Is it better to have your money run by a man or a woman? The answer, it seems, is both, together. That’s according to exclusive Citywire research into the gender dynamics of the asset management industry.
In the third edition of our annual Citywire Alpha Female study [click here for the full report], we find that mixed teams of men and women produce greater levels of outperformance than single gender teams or funds run by a solo man or woman.
Not only do they produce more bang for your buck, but mixed teams also do it while taking on less risk over the course of three years than male-only fund manager teams. Mixed teams also return more over a three-year period than female-only ones, although female-only teams do have a lower level of risk in their approaches.
In basic terms, mixed-gender teams produce three-year returns that are 4.3% higher on average than the returns of female-only teams. Mixed teams also outperform male-only teams by 0.5% over the same timeframe.
This also holds true if you break it down by asset class, with mixed teams outperforming single-sex teams in bonds, equities and mixed assets in terms of absolute returns over three years.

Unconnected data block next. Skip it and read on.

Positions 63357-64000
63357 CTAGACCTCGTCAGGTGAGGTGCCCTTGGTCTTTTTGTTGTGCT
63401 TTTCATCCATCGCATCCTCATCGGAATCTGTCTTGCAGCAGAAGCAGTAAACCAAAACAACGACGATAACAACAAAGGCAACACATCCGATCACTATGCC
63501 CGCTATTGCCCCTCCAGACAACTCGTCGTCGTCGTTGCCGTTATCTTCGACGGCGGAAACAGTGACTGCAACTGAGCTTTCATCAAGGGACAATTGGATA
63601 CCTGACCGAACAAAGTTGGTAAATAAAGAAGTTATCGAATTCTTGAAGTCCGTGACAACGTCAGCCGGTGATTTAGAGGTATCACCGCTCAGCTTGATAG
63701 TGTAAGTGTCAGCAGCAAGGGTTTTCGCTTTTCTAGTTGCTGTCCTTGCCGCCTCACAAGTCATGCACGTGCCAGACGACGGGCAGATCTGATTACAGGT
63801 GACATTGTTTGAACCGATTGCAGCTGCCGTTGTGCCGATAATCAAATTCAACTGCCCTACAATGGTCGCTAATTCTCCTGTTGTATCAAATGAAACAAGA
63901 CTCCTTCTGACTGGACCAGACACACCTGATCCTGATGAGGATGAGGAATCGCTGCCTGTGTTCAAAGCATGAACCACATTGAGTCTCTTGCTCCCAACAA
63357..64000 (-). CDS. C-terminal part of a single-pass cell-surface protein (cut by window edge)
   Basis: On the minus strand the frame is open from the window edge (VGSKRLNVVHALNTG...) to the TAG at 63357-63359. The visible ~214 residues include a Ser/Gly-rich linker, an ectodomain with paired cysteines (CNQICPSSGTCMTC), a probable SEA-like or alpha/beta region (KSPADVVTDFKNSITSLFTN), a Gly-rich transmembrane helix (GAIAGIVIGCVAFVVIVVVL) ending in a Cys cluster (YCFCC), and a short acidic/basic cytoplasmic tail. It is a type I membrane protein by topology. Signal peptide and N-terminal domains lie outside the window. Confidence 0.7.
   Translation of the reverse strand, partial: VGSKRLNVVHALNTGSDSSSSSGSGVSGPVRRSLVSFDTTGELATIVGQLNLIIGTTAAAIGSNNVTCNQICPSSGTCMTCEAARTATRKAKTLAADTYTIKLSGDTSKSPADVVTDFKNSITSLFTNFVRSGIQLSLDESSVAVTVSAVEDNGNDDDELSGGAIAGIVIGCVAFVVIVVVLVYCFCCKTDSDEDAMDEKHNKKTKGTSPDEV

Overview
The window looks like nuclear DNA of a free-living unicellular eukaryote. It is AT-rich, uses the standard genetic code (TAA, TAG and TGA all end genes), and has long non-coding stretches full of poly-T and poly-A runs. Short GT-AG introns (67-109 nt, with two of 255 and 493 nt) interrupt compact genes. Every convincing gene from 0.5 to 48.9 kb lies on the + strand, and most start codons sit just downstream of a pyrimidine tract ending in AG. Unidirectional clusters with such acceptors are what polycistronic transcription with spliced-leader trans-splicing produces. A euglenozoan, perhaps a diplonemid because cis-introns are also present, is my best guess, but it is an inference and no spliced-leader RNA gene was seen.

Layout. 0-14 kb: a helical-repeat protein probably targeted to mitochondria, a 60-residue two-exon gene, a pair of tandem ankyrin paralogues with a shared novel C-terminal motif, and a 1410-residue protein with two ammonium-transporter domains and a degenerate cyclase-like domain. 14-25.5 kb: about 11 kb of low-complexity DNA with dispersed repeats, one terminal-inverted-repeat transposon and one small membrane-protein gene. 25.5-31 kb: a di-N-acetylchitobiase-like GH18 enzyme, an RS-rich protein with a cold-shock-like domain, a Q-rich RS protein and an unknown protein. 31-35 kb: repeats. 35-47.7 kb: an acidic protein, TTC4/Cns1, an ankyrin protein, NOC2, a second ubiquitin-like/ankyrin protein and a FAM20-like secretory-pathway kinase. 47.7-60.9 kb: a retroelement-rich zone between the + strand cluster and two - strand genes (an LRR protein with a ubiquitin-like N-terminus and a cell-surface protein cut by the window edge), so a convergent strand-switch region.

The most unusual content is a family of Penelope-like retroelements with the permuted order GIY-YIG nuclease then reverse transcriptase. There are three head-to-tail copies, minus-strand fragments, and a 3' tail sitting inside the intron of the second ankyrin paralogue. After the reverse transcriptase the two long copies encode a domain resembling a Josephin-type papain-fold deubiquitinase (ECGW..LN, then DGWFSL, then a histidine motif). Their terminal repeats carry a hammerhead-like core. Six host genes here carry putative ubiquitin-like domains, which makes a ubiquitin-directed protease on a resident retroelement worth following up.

While the positive picture for mixed teams is the headline finding of this year’s report, the overarching study indicates that female fund managers are still highly under-represented in the asset management industry, with just one in 10 fund managers being a woman.
The data in the study covers the three years to the end of May 2018 and accounts for all investment sectors and managers tracked in Citywire’s 16,000-strong fund manager database. All performance figures are calculated in sterling terms.